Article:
The concept of a standardised or ‘typical’ media asset management (MAM) install has a swirl of positive and negative connotations around it, but all is not as it seems. For example, ‘typical installs’ of a MAM are sometimes viewed as being less desirable than bespoke, in house creations. But this is not always the case. By creating entirely bespoke MAM solutions in house, enterprises take on a host of ongoing requirements that are not always obvious at the outset.
Hidden requirements of a bespoke build
Some of these challenges are common to all internal development projects, such as the need to maintain the codebase to manage changes in external dependencies (such as social network API variations, CDN configuration changes, or format delivery requests). That management also needs to include processes to deal with reported vulnerabilities in the MAM, not only those created by the project itself, but also those inherited by any code repositories that were used as part of it.
This ongoing maintenance requires resource and can snowball into significant cost in the event of unforeseen complications. In short, there is a lot to be said for a more ‘standardised’ install.
However, the need to customise as much as possible for different enterprise needs, verticals and scenarios means that rarely do any two installs remain identical. For example, while the underlying Imagen platform can be spun up in cloud-based virtual machines in a matter of hours, the user requirements and custom workflows can take significantly longer to provision and test.
The power of editable themes
However, the real power of the Imagen platform is that even from a ‘stock’ base install, a powerful set of content management tools allow customer admins to edit a wide range of variables without impacting performance or hindering compatibility. By editing the theme using a simple WYSIWYG (What-you-see-is-what-you-get) page editor, and by finessing the wide range of Editable Zones, admins can create a compelling, on-brand experience quickly and easily.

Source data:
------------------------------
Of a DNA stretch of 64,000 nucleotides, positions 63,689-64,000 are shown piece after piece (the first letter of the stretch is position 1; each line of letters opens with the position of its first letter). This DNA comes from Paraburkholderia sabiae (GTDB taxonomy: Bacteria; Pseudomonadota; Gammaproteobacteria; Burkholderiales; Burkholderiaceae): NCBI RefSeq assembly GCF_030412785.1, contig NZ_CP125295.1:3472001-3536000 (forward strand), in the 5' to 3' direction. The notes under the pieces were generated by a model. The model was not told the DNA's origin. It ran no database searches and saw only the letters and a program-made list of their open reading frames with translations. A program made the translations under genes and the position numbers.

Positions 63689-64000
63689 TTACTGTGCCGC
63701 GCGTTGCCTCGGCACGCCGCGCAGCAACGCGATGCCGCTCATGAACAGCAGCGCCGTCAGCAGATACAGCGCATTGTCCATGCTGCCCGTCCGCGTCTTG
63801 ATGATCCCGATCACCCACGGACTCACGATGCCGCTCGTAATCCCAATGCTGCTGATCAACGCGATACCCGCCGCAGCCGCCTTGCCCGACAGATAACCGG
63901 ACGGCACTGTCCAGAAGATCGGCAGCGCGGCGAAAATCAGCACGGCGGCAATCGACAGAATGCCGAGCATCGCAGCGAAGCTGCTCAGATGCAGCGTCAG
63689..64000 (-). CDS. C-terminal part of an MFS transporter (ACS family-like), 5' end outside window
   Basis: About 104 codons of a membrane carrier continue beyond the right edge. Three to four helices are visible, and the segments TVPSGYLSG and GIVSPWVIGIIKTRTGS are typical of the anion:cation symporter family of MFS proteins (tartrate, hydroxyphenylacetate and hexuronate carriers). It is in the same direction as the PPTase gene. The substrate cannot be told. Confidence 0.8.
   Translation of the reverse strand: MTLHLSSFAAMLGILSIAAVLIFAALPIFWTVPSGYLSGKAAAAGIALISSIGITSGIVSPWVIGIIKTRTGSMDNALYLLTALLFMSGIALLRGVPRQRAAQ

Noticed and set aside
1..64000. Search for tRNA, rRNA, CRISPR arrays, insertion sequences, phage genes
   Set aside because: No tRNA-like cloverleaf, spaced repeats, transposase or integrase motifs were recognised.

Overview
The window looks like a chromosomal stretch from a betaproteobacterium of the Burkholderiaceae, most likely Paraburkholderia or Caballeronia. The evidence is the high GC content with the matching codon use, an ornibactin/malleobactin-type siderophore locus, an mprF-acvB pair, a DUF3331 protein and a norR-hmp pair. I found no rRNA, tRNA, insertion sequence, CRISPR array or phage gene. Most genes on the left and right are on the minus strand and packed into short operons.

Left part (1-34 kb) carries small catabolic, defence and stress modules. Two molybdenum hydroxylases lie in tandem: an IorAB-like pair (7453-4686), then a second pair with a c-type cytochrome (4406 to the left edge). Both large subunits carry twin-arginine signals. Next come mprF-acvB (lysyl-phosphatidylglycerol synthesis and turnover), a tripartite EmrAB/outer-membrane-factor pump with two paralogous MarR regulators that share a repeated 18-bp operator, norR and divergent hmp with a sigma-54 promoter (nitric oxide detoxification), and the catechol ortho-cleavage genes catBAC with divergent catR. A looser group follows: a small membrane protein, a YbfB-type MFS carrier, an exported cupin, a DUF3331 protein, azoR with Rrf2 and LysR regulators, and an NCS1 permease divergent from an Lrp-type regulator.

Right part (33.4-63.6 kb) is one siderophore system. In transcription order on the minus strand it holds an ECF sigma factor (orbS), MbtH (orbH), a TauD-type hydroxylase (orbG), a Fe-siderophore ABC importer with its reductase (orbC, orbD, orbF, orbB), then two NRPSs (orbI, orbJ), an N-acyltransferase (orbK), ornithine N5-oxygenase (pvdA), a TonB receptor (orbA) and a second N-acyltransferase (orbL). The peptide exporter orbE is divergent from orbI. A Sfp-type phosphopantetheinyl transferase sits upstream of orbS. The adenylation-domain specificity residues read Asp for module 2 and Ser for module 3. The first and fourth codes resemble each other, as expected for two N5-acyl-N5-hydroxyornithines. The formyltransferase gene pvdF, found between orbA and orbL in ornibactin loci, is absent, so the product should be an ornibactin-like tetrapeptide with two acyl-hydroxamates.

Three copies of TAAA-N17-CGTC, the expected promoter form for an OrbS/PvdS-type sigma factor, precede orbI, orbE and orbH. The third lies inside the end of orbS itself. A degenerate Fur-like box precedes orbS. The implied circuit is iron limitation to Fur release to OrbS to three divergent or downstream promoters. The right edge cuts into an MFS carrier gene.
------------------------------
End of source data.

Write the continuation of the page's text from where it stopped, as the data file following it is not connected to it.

For example, Imagen implementations such as Six Day and Auburn University both represent the Imagen MAM frontend in a relatively stock format. But both are also visually distinct. Another great example is Aon, where background images and brand colours create a custom look and feel that – under the hood – is a relatively streamlined implementation.
Under the hood – where the magic happens
Of course, there are significant variations under the hood, where workflows need refining or existing flows need to be automated. Indeed, for clients that have extensive existing workflows, or large volumes of content ready to migrate from a legacy system, extensive integration work can be required. For some larger clients, this can be a four to six month process. When BP chose to implement Imagen, transitioning 100TB of content took 11 weeks.
In short, while the reality is that a ‘typical install’ is a misnomer, there are valuable commonalities to be gained from using a MAM platform such as Imagen, as well as essential bespoke work to integrate specific customer requirements.